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MLB DFS Picks: There is Nola Business like Show Business

Matt Slocum - Associated Press
MLB DFS Picks: There is Nola Business like Show Business
DREWBY
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There’s Nola Business Like Show Business: Evaluations Part XXII

Welcome to my MLB article! Here I will take a data-driven approach to Baseball as it pertains to both Pitchers and Hitters alike.

I’ll be using an evaluating system that I developed over the last couple months with the goal of producing the most actionable advice possible with the help of macro and micro analytics! There’s a whole bunch of math going on, but it is all for a good cause, I promise.  

As you read through this beautiful piece of work, keep in mind that MLB is a sport that thrives on variance. My article is based mostly around GPP thoughts and pivots looking to avoid the Chalk and succeed when others fail. Here are my MLB DFS Picks for tonight’s slate. Enjoy!

The Evaluations:

First off, I’ll need to give a little information about my evaluator, the data points on which it reads, and how the eventual grades are derived! The entire thing is based in Microsoft Excel, using data found on FanGraphs (FanGraphs.com), so literally, anyone could build it (if you have more free time than you know what to do with it, that is). It uses a complex set of formulas and equations to build into master sheets, which are populated with daily information and sent to another page for Daily use.

Each stack will have its own grade depending on how the variables shake out in the specific matchup. Speaking of Variables, for Pitchers, we are dealing with 14 separate weighted variables, while Hitters run 15 separate weighted variables. The overlapping variables are as follows:

  • Stadium (Where the game is played)
  • Avg (The pitcher’s allowed hitting average)
  • WHIP (Walks, Hits per Inning Pitched)
  • GB% (The pitcher’s groundball percentage)
  • HH% (The pitchers allowed Hard Hit percentage)
  • HR/9 (How many HR’s the pitcher allows per 9 innings)
  • K/9 (How many strikeouts the pitcher gets per 9 innings)
  • wRC+ vs L (Offensive value against Lefties)
  • wRC+ vs R (Offensive value against Righties)
  • Team LD% (The average of a stack’s Line Drive percentage)
  • Team HH% (The average of a stack’s Hard Hit percentage)
  • SO% vs L (The average of a stack’s Strikeout percentage to Lefties)
  • SO% vs R (The average of a stack’s Strikeout percentage to Righties)
  • Total (The implied runs total for a stack)

For Hitters, we have an extra variable in Home/Away, since Away teams are guaranteed a chance at bat in the 9th inning and Home teams are not. These Variables have been chosen because I believe they are actionable and show true value when deciding on where to attack in DFS. Each one is weighted with values of 3, 5, 10, and 15 points (depending on importance and percentile) which adds up to 100. The grade that each Pitcher, Hitter, or Hitting Stack gets is then displayed using a formula that adds all those variables up!

Now that we have all the verbiage out of the way, let’s get down to business!

Pitcher Evaluations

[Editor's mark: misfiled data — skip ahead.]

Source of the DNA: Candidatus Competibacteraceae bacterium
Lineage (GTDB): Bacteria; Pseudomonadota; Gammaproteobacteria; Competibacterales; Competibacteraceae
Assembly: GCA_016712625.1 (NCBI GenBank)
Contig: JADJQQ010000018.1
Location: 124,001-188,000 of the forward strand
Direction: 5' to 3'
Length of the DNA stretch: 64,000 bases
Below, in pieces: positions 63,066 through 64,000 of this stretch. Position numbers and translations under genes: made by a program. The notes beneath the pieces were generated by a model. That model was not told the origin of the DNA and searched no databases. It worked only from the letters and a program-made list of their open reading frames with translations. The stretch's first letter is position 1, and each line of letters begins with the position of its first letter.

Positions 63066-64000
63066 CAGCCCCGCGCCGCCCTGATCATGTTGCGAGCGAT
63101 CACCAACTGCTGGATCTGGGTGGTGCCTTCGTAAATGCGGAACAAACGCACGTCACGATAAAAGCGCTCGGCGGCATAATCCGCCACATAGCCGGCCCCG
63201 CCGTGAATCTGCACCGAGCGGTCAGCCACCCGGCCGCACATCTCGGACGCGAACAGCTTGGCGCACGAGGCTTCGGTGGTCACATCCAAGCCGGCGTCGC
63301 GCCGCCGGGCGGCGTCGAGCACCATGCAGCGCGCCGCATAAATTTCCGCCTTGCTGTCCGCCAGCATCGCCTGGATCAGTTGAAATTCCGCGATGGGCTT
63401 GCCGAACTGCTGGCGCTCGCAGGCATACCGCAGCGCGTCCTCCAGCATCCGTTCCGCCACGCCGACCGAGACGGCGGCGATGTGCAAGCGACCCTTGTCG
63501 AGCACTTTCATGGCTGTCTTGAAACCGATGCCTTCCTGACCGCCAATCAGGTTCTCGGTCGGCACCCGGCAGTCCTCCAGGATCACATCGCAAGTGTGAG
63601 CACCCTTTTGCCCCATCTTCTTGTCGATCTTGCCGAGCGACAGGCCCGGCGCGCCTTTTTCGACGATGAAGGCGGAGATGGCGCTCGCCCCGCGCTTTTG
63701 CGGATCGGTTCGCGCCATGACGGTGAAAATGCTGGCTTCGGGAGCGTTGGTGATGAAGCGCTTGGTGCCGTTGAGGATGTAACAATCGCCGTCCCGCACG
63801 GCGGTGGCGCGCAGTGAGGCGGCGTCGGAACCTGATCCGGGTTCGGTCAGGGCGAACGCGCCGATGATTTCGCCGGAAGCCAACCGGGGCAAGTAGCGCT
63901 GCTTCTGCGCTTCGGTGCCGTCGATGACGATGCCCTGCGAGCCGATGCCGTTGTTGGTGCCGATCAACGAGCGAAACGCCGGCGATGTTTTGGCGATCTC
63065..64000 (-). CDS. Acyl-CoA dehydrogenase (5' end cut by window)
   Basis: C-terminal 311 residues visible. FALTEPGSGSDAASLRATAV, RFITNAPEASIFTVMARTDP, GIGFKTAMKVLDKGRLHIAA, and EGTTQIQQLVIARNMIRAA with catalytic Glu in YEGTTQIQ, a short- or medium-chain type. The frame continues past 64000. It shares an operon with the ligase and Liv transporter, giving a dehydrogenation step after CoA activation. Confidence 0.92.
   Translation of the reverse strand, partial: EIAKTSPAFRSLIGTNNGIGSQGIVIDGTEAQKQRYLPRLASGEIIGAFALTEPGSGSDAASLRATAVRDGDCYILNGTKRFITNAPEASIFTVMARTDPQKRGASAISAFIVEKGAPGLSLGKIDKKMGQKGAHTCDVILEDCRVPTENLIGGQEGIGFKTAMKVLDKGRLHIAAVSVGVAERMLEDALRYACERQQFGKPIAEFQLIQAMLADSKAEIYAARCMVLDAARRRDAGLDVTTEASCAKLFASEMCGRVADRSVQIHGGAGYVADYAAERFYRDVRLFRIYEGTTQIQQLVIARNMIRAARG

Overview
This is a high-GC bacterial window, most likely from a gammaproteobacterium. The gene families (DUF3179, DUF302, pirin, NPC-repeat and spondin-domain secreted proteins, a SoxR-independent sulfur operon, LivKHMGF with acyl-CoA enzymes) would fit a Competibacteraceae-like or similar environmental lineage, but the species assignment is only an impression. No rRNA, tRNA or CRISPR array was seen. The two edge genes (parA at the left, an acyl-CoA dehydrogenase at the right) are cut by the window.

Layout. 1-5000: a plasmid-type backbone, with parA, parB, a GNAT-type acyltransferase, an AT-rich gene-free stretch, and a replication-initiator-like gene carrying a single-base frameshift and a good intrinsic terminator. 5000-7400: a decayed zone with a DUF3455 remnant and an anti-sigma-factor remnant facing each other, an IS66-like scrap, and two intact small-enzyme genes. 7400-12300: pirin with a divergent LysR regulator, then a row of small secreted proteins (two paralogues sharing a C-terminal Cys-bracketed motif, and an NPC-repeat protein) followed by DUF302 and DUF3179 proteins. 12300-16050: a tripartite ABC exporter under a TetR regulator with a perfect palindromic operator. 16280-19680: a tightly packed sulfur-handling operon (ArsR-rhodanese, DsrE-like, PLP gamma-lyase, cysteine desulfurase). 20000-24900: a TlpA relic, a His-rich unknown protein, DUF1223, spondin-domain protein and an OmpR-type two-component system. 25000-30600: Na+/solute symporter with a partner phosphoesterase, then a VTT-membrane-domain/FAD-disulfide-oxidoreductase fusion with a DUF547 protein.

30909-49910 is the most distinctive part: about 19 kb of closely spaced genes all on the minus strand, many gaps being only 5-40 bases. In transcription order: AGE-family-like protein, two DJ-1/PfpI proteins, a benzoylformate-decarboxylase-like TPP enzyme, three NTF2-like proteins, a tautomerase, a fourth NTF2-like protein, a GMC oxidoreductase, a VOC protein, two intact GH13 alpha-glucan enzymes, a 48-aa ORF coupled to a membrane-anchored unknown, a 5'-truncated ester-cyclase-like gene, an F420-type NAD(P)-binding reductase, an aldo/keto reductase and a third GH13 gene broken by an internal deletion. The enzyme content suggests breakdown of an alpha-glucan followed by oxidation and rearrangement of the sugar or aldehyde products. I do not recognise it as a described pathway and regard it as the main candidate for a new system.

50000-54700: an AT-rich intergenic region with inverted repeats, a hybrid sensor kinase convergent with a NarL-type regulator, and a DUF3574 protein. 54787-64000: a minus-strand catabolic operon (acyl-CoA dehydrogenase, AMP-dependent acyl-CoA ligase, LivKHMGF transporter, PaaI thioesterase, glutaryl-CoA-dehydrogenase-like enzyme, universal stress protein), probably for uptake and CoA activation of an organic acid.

Monday slates are generally filled with some of the secondary starters and less fantasy upside guys, which makes it difficult to feel good about cash lineups. Today is no exception, with only one truly “safe” option in Yu Darvish playing against the Padres, with a bunch of guys that are good in bad matchups to follow. With a 9 game main slate, it makes sense to build with some middle of the road guys that have good skillsets and hope that the bad pitchers get blown up like they should.

Top plays at the position:

Pick of the Slate: Zack Godley

I believe that Yu Darvish will be very chalky, and I’m fine with him as a play, but his downside has been just as proven as his upside in recent weeks and the Padres have actually been hitting the ball well. I want to pivot to my top-rated pitcher, Zack Godley, in a matchup at home against the Giants. The ballpark leaves a lot to be desired, but Godley has been lights out in the second half of the season and sports a very good 3.65 ERA (4.1 SIERA) as well as a 9.6 K/9 and sparkling 1.07 WHIP. The Giants are a team with very little power (31% to RHP in their split) as well as a growing strikeout rate (20% up from 17% earlier in the year and bring the weakest wRC+ on the slate to this game. I think Godley makes for a nicely priced upside option.

Aaron Nola:

Aaron Nola faces the Washington Nationals at home in Philly, and although I don’t love the matchup with a surging Nationals squad, I can’t ignore his skillset as being one of the best on the slate. That’s important when we have other options like Drew Pomeranz and Collin McHugh who have a lot of strikeout potential but not necessarily the stuff to secure a good floor. The Nationals have been better since Trea Turner returned, but this is still a team with a lower wRC+ and less power to RHP (110 wRC+/32% hard-hit rate), and Nola has been fantastic at keeping the ball on the ground (50% groundball rate). We should also note that Nola is much more susceptible to LHH, which the Nationals are short on. This is a safe matchup, and I like Nola in Cash.

Luke Weaver:

Luke Weaver is, by most metrics, the best pitcher on this slate (sample size be damned). He has the lowest SIERA (2.8), the highest K/9 (10.73) and allows the least hard contact to opposing hitters (24%). All that is fine and dandy, but he has to face a Cubs team that is getting it together late in the season before the playoffs. I think that Weaver is a fine option, and the Cubs are notably worse on the road, but I worry about his upside in a matchup with a very good group of hitters. Like Aaron Nola, his skill gives him a great floor, but I don’t like the matchup and prefer Nola in most formats, leaving Weaver to GPPs.